Elopement of a Wife – At Hammersmith Police Court on Saturday, John Copeland, a painter, living in Biscay road, Fulham, was charged with stealing a quantity of wearing apparel, the property of Charles Smith, decorator. The prosecutor said at the time of the robbery he was residing in Prospect Place, Acton. He valued the property produced, consisting of dresses and clothes at £5. The prisoner was a lodger and boarded with him. Mr Paget called up the wife, who said the prisoner did not take the things. They belonged to her and she thought she was justified in taking them. She went off with the prisoner on the 24th March. The things consisted of her own wearing apparel and child’s clothes. She took the young child with her. Police constable Obors said on Friday night he was in Warwick road when the prosecutor gave the prisoner charge. Sergeant Thompson said after the prisoner was charged he went to Oxley Villa, Biscay road, where he saw the prosecutors wife. He told her that John Copeland was in custody for stealing a quantity of wearing apparel belonging to her husband but she made no reply. He searched the house and found the things in the drawers. He also found some duplicates, some relating to a watch. The prisoner asserted his innocence. The prosecutor was recalled and said he missed a gold watch. His wife wore the watch but it was bought with his money. In reply to the magistrate Sergeant Thompson said the prosecutor’s wife was living with the prisoner. The prosecutor was questioned and said the watch was left hanging in the room. He called witnesses to prove that the prisoner carried away the box. Mr Paget: Helped your wife to carry off the things. The prisoner was remanded for inquiries to be made about the watch, his own recognisance being accepted for his appearance. The prosecutor then asked the magistrate to grant him protection as he had been threatened by the accused. Mr Pagent not taking any notice, the prosecutor left with his friends.

 

10 May 1884 The West London Observer:

The Case Of Elopement – John Copeland, a painter living in Biscay Road, Fulham was re-examined on the charge of stealing wearing apparel, the property of Charles Smith, a decorator of Belgrave Villas, Avenue Road, Acton. – Mr Hayes now appeared for the prosecutor and proceeded with the case of the watch, mentioned last week. – The prosecutor was recalled and said in addition to the wearing apparel, spoons and forks were taken and a lady’s gold watch. The prisoner gave him the ticket of the watch in lieu of payment for his kindness while he was lodging with him. – Mr Pagent: Then it was his watch? – The prosecutor: No, he gave me the ticket and I redeemed the watch. He was out of work and without lodging and I took pity upon him. I found my wife living with him in Biscay Road as Mrs Copeland. – The prisoner said he worked for the prosecutor and gave the watch to his wife. Mr Hayes said the wife ought to be placed in the dock with the prisoner. – Mr Paget said she could not be charged with stealing her own clothes. – The watch was produced by an assistant to Mr Boaber in the Fulham Place Road, who said it was pledged by a man, but he did not know him. The wife was recalled and confirmed the prisoners statement. She said it was her watch. The prisoner gave it to her as a present. The prosecutor was questioned by Mr Pagent and he declared the prisoner was a stranger before he came to him for a lodging. The wife, however, stated that the prisoner was not a stranger to her husband, as his wife died in the same house. Mr Pagent said it was a most disgraceful state of things to all parties concerned. He discharged the prisoner, as there was no case to warrant a conviction.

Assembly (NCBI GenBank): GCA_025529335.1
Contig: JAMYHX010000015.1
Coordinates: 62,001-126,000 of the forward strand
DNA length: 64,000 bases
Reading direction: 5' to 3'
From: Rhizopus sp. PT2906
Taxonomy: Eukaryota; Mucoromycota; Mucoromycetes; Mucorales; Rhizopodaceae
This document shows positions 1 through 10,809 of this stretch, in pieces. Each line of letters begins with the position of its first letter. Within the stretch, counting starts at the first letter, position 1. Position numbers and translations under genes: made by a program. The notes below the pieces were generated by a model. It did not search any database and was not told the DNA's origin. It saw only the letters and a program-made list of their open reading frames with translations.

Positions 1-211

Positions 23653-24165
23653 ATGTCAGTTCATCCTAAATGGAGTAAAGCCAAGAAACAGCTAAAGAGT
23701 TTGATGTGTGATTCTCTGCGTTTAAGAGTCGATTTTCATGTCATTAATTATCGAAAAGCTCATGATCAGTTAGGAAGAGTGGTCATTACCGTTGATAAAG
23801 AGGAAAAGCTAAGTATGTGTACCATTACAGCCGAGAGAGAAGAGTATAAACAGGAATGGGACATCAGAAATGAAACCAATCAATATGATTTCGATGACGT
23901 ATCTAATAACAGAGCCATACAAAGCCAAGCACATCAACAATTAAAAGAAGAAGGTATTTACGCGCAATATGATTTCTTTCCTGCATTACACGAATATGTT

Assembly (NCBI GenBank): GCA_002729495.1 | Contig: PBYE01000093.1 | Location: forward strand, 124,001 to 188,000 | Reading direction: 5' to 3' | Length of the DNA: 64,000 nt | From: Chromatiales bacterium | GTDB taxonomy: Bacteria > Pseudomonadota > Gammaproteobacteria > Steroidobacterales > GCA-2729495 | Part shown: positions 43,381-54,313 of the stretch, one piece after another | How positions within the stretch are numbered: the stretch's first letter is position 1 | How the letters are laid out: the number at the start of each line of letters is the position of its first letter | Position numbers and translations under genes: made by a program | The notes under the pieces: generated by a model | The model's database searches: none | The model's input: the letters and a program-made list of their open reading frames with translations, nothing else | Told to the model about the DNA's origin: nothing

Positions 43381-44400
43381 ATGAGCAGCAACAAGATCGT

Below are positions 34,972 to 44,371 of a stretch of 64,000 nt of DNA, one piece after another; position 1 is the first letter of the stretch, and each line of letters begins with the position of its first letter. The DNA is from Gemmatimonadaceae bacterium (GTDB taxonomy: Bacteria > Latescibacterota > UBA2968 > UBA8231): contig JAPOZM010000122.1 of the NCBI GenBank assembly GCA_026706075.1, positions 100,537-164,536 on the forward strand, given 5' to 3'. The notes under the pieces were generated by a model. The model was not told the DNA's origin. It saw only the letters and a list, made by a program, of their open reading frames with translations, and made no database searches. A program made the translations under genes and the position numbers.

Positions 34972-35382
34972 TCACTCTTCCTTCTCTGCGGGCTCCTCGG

10 May 1884 Middlesex County Times:

The Elopement Of A Wife. – On Saturday, at Hammersmith Police Court, John Copland, a painter, surrendered to his recognisance to further answer the charge o f stealing wearing apparel, the property of Charles Smith, decorator of Avenue road, Acton. The prisoner had been remanded for inquires in reference to a gold watch, which the prosecutor alleged had been taken away with the other property. The watch was now produced by a pawnbroker’s assistant, and the prosecutor stated that it originally belonged to the prisoner, who gave him the ticket of it in lieu of payment for his kindness to him. Witness redeemed the watch. The prisoner had been lodging with him some six months, not paying any rent, as he was out of work. The prisoner came to him crying, and he took pity on him. He did not know him before that time. – The wife was again called, and said the prisoner gave her the watch as a present. He worked for her husband, and his money was used in the house. His wife died in the house, so that he was not a stranger to her husband. – Mr Paget said it was a most disgraceful state of things to all parties concerned, but there was no evidence to warrant a conviction. Mr Hayes, who appeared for the prosecutor, said the wife ought to be placed in the dock with the prisoner – Mr Paget replied that she could not be charged with stealing her own things. – Mr Hayes thought she could be charged under the Married Women’s Property Act. Mr Paget discharged the prisoner.